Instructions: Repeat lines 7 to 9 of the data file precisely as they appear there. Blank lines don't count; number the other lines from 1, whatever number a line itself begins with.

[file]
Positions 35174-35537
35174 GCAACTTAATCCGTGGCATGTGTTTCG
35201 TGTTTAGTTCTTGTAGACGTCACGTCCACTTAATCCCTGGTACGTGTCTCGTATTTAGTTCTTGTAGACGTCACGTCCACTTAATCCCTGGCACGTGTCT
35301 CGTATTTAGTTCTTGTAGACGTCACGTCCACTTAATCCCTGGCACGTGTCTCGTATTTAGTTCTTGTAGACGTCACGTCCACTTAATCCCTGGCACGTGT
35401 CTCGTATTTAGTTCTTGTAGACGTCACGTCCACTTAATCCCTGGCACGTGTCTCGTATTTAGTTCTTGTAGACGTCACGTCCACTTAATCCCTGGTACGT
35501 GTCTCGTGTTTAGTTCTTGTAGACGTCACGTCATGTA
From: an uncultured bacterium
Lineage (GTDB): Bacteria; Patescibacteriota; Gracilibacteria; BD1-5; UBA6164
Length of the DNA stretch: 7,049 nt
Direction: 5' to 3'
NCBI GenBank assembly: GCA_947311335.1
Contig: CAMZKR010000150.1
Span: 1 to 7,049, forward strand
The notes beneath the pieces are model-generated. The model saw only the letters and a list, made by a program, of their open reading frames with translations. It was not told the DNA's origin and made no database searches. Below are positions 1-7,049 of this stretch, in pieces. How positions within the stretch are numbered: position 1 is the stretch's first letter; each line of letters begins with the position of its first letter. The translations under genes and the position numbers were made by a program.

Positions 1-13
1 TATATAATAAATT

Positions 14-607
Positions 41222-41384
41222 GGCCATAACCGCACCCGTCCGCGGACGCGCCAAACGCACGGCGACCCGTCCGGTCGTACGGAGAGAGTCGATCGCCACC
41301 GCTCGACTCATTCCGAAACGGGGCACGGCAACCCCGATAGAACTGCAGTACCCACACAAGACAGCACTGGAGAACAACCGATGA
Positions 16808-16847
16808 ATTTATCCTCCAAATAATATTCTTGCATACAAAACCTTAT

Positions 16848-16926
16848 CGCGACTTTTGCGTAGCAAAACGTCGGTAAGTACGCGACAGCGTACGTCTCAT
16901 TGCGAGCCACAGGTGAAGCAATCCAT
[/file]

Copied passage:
From: an uncultured bacterium
Lineage (GTDB): Bacteria; Patescibacteriota; Gracilibacteria; BD1-5; UBA6164
Length of the DNA stretch: 7,049 nt